Saturday's Main Stage features Tercer Divisa Nacional ("Third National Division"), Latin rock homegrown in Wendell, at 1:30 p.m. Durham's Mickey Mills Steel Band adds a Caribbean cousin to the Latin lineup at 3:30 p.m., followed by Richmond salseros Bio Ritmo at 5 p.m. Closing out the first night are Challe Brillante y su Gambino exporting NYC reggaeton, the urban Latino club music that mixes dancehall beats and hip hop.
Sunday sees the return of some old favorites, with Solazo at 1:30 p.m., South American folk rockers who live their dream in Floyd County, Va.; Atlanta's positive ska force Mandorico (promoting their new album, Strong Fire) at 3 p.m.; and Winston-Salem salseros West End Mambo at 4:45 p.m.
The festival's more intimate Café Teatro features Durham-based C4 playing rock latino, Chapel Hill son trio Saludos Compay, and numerous other performers. The dance stage showcases a constant stream of local groups performing flamenco, mambo, capoeira and folk dances from Colombia, the Dominican Republic, Panama and Peru. Highlights include a free salsa lesson on Saturday at 1 p.m. and Mexican touring troupe Los Viejitos de Cheran Michoacan on Sunday at 4 p.m.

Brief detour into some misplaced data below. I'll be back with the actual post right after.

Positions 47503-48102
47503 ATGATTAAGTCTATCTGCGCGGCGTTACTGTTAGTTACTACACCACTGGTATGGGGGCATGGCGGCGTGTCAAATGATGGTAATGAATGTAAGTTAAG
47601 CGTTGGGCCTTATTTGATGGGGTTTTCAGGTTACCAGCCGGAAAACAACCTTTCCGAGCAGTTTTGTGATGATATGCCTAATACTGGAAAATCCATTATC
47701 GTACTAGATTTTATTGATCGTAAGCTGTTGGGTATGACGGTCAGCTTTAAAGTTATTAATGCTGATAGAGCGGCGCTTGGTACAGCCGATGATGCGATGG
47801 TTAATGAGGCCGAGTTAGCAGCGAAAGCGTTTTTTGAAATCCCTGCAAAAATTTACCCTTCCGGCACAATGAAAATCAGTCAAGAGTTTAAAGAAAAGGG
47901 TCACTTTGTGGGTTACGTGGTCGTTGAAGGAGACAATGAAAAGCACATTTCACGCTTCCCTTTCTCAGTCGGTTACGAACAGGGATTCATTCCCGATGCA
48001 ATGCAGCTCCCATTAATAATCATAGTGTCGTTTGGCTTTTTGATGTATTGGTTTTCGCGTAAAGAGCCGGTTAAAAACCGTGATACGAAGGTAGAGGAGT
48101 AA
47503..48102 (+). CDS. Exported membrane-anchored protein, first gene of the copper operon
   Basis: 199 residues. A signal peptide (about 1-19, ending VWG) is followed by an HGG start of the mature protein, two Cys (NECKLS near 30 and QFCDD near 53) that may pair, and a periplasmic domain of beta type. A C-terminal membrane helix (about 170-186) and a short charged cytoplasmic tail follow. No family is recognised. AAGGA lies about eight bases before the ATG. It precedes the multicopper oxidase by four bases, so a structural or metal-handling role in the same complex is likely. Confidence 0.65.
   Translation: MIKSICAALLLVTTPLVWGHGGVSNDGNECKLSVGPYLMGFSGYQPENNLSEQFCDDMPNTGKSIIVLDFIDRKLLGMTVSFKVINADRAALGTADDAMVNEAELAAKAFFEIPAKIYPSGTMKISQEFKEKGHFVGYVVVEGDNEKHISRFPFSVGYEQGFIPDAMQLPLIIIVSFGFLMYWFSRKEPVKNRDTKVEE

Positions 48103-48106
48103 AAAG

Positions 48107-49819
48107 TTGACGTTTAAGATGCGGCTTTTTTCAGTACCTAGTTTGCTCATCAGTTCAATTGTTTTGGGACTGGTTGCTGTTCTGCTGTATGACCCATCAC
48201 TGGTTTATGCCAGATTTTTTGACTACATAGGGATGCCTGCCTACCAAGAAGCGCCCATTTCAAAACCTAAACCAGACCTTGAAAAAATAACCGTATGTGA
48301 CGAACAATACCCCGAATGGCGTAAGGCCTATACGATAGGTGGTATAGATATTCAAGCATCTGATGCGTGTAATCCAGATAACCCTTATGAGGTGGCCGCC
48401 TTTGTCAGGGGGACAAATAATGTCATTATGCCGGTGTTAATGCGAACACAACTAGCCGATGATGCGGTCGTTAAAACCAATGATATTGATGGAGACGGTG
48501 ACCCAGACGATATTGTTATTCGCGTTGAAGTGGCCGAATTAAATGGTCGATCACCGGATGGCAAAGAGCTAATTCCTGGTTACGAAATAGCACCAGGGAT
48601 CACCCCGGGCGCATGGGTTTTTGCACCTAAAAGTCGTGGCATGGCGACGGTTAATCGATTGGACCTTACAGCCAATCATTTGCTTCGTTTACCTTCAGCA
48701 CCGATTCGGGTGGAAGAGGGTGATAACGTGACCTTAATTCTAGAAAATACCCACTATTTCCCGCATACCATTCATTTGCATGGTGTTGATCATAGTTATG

A children's patio offers clowns, facepainting, bilingual story-telling, music and other activities for the young, and the huge health fair will be offering screening services for all ages. Visual arts will be on display, and vendors will be selling crafts and a tasty spread of Latin American foods like tacos, plantains, rice and beans, mangos with chili powder and cornmeal arepas.
Half of this year's proceeds will be donated to Hurricane Katrina relief. Festivities at the N.C. State Fairgrounds in Raleigh run from noon to 8 p.m. on Saturday, noon to 6 p.m. on Sunday. A suggested donation for admission is $2, kids under 12 free with adult. See the full schedule and information at www.elpueblo.org, or 835-1525.